He looks away, stares up at the thirty-foot, Cobra Head street light, looks back at his father. For surely he must bear witness. Surely, he must remain by his father’s side, though everything in him cries out to run, flee the scene, swear with conviction later to the police or anyone else who might inquire that he had not been there, had not seen or heard anything. What, tears in his father’s eyes? Something catching in his throat? No way. The man ground to a halt, forming a boulder in the middle of Broadway. Not possible. Things have been established between them. Boundaries set, styles of being laid down.


Something altogether new has entered the universe. A species as yet uncategorized, unnamed, born right before his eyes. His father, Howard Neiman, attorney, retired, man of means, in apparent good health, standing immobile beside him, crying on the street.

They have stopped on the north-west corner of 49th and Broadway in front of the old Colony Music Store. Gone now. Boarded up. The legendary glass-fronted emporium that stood on that corner for sixty years. His father would have known it as a boy. History now removed. Everything in what he formerly took to be the world, altered. His father crying on a public street. The air around him grows thin. The pavement shifts beneath his feet.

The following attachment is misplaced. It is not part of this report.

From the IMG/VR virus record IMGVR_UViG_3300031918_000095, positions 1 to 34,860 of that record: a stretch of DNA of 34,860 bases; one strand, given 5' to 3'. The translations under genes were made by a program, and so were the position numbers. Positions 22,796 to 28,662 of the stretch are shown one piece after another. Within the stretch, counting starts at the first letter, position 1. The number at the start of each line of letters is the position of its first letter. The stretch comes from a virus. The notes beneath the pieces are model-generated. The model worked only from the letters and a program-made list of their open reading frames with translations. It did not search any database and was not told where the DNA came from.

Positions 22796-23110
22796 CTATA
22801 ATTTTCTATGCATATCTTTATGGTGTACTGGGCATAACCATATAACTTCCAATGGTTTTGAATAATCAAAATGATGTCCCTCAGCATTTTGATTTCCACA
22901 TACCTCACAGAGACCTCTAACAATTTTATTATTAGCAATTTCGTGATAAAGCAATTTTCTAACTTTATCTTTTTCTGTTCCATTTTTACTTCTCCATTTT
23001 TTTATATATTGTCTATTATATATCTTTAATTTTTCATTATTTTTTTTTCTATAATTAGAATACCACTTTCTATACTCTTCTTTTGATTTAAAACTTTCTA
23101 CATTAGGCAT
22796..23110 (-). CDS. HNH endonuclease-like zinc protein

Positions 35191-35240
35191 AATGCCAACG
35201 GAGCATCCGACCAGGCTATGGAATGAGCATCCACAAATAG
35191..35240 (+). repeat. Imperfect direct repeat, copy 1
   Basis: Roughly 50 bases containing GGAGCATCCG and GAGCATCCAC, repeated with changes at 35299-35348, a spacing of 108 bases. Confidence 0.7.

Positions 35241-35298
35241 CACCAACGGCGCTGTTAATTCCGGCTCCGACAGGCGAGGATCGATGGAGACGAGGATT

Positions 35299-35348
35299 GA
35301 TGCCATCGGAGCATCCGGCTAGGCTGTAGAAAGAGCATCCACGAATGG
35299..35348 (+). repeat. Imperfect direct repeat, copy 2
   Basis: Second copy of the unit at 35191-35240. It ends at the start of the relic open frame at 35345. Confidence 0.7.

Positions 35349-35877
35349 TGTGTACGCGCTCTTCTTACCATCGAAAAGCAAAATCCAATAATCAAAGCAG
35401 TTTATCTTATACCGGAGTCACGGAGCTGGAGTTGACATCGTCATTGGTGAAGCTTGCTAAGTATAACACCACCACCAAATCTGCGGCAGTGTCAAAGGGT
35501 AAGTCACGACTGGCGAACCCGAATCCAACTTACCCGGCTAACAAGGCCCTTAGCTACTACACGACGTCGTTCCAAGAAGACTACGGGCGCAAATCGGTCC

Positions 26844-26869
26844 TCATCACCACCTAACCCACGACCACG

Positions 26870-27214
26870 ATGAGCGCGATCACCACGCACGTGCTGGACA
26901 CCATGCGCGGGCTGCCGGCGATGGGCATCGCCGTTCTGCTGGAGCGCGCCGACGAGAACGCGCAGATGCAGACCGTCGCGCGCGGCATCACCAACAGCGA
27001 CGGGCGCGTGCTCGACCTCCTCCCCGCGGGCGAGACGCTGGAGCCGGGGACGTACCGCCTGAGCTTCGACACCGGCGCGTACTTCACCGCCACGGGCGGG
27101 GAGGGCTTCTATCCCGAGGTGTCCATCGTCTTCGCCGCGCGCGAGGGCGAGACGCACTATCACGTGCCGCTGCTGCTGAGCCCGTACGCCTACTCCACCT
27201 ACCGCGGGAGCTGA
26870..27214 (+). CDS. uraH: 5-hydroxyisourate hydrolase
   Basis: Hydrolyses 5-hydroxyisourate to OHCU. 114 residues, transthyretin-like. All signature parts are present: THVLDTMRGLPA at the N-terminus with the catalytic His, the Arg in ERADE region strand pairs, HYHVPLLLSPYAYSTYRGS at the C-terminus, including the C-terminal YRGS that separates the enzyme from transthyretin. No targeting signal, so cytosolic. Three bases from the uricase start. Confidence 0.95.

He’s disoriented, can’t say for certain where he is. Might be 7th Avenue, not Broadway at all. They might be standing in front of the Carnegie Deli, not what once was the Colony, or even over on 6th in front of Staples. Tears in his father’s eyes. They might be anywhere. That’s where he’d like to be. Anywhere but here. He longs for disguises. Capes, eye masks. Jet propulsion to lift them off the street and over the heads of the crowd.

Transplanted families, four abreast, commandeer the streets. Gawking, camera-toting tourists. A constant at any time of year, only the clothing varies. Now, mid-summer, temperature in the 90s, T-shirts and shorts the order of the day. Sunglasses. Flip-flops. Risky those. Only the skinniest of pads preventing toes from making contact with the pavement. Shoulder to shoulder, they march up and down the street. The movement is relentless, yet somehow orderly, except for a gaggle of fast-walking New Yorkers, loathe to have their strides broken, cutting through at every opportunity. These native sons and daughters zigzag through the foreign hordes at a pre-determined clip, for they have business in this town, they’re in a hurry, they live here, for God’s sake!